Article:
NEW YORK (Reuters) - U.S. retail gasoline demand increased last week as the Gulf Coast and lower Atlantic regions recovered from Hurricane Ike, MasterCard Advisors said Tuesday.
Consumption shot up about 10 percent in both Gulf Coast and lower Atlantic last week, bringing overall domestic demand up by 4.1 percent.
"Pretty significant increases on a week-to-week basis in both of those regions as they started to recover from the Ike supply disruptions," said Michael McNamara, vice president of research and analysis at MasterCard Advisors.
"There was actually some gasoline to pump down there," he added.
Hurricanes Gustav and Ike shut more than a dozen refineries in the U.S. Gulf Coast's refinery row in Texas and Louisiana, leading to supply outages.
American motorists pumped an average of 9.083 million barrels per day in the week ended Sept 26, MasterCard said in its weekly SpendingPulse report.
Despite last week's increase, however, gasoline demand remained 4.7 percent below the same week last year, according to the report.
The four-week moving average for U.S. gasoline demand, which typically reflects larger trends, was likewise lower, by 5 percent, at 9.064 million bpd, marking the lowest four-week average since February 29.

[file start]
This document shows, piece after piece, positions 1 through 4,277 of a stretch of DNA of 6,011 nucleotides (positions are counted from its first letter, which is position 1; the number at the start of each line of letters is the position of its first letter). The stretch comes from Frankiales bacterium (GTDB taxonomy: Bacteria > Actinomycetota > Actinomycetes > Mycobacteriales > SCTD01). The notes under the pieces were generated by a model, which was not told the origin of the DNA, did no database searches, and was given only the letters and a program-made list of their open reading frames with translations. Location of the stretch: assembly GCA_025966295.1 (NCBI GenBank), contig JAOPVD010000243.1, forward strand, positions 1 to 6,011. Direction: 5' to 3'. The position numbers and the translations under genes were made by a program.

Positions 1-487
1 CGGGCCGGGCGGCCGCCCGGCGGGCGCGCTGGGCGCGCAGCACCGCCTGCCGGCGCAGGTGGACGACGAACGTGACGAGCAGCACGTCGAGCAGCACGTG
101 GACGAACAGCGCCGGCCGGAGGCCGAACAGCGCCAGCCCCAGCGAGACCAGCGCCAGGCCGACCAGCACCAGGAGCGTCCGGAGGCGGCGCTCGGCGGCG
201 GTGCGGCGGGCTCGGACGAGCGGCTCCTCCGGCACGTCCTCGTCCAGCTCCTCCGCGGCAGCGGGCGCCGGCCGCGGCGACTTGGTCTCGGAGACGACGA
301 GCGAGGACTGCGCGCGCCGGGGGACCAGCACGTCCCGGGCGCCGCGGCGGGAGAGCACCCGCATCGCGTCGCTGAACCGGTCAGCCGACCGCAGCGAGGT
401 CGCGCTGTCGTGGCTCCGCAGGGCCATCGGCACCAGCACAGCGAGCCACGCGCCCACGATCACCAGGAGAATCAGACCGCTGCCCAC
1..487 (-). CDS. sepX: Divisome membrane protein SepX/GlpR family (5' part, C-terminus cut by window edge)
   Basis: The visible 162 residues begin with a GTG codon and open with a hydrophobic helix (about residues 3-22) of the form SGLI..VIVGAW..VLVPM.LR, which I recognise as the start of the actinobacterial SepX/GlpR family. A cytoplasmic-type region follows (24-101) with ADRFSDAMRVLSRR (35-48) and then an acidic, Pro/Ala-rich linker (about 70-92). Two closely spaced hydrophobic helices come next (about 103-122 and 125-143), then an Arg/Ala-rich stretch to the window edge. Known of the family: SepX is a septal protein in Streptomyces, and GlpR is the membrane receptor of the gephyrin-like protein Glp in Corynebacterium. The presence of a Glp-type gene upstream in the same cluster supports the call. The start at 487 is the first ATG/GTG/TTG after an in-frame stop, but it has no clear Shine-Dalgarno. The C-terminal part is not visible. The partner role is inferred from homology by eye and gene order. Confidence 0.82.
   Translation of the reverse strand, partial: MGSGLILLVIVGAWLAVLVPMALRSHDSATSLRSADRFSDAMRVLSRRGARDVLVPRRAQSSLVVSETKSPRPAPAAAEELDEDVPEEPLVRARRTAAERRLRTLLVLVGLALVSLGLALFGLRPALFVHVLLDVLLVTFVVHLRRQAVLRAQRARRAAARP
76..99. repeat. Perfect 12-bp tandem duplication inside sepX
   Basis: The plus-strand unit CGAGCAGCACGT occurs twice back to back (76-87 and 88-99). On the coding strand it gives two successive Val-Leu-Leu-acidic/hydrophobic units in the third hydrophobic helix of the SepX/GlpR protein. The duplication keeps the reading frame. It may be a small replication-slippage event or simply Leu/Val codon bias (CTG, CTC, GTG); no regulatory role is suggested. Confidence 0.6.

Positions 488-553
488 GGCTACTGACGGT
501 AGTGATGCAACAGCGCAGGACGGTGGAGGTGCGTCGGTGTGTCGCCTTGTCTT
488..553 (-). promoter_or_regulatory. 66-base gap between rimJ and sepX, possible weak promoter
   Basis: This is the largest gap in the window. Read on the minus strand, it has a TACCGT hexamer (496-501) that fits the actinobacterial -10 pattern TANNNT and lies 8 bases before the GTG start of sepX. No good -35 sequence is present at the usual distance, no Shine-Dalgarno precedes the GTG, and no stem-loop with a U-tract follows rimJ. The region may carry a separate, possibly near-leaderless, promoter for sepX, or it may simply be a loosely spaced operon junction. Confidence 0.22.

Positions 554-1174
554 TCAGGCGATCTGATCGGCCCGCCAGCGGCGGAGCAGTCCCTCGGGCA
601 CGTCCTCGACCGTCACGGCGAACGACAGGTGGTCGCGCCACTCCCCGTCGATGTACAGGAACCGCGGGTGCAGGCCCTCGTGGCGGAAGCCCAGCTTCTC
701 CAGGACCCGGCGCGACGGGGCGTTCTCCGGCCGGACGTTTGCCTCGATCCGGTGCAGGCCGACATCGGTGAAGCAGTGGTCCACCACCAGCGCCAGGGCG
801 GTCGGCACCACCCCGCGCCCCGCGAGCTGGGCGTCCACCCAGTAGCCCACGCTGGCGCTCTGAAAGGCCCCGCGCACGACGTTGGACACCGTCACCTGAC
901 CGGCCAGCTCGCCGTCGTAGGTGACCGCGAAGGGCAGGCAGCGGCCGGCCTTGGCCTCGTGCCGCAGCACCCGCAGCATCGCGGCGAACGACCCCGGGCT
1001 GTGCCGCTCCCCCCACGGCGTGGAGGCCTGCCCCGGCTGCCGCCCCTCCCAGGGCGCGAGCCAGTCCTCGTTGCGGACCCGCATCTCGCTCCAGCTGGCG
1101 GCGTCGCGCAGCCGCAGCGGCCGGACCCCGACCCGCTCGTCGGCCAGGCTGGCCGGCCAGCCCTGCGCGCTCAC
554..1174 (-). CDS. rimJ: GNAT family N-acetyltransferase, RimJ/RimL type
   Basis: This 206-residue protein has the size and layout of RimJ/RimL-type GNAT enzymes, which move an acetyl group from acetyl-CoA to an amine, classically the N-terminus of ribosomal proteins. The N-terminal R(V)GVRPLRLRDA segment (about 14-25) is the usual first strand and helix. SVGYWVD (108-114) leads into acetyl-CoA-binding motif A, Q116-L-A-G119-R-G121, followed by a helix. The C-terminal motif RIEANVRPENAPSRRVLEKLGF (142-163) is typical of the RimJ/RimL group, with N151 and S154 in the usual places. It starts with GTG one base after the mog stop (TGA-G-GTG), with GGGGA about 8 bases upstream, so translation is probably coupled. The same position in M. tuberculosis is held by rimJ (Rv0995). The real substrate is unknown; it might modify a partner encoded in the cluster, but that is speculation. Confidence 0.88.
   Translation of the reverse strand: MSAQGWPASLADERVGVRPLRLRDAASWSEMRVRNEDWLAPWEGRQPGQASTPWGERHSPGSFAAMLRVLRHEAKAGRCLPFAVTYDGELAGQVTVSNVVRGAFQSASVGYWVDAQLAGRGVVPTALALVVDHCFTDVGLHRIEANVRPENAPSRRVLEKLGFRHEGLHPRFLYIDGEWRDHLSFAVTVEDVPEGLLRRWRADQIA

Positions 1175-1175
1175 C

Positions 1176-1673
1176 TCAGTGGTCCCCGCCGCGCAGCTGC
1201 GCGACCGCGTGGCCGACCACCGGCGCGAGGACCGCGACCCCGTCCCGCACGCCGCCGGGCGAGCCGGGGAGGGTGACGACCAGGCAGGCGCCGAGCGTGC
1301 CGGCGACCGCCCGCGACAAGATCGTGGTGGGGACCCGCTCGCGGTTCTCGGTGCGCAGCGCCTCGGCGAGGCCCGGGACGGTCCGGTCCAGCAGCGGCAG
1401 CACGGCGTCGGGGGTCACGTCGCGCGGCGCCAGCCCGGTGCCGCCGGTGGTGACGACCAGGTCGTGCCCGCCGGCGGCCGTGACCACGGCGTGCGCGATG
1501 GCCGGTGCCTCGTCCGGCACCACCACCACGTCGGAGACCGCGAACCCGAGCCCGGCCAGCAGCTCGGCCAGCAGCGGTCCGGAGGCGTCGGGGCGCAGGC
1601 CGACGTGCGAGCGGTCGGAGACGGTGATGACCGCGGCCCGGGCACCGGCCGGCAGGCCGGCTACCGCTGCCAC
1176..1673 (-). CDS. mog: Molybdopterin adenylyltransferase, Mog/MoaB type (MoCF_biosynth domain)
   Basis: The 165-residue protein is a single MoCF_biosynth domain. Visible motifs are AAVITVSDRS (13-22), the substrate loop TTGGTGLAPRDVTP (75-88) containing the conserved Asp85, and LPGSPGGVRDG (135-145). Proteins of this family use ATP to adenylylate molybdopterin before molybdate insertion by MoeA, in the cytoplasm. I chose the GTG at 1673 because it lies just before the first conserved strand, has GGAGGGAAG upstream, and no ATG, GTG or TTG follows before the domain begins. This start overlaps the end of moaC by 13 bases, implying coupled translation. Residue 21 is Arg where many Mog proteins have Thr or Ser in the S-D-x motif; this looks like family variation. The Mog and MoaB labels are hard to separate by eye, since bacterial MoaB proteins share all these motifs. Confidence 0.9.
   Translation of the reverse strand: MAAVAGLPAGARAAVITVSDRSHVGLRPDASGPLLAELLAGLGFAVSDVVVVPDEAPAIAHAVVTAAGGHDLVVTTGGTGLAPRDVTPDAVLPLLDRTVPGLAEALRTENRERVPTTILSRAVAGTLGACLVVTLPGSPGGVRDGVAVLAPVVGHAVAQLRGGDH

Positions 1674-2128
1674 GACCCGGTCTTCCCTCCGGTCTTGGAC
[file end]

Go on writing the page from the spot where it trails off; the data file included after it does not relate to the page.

While high prices have stifled demand to some extent, a weakening economy has contributed to a slowdown in gasoline demand, McNamara said.
Average national gasoline prices were off 1 cent at $3.83 per gallon.
Year-over-year, however, average gasoline prices are up 36.3 percent.
Meanwhile, in a Reuters poll, energy analysts forecast the Energy Information Administration would report a decline in U.S. gasoline inventories for the 10th week in a row in the wake of the storms. The EIA will release its weekly inventory report on Wednesday.
MasterCard Advisors estimates retail gasoline demand based on aggregate sales activity in the MasterCard payments system coupled with estimates for all other payment forms. MasterCard Advisors is a unit of MasterCard Inc.
Reporting by Rebekah Kebede; Editing by John Picinich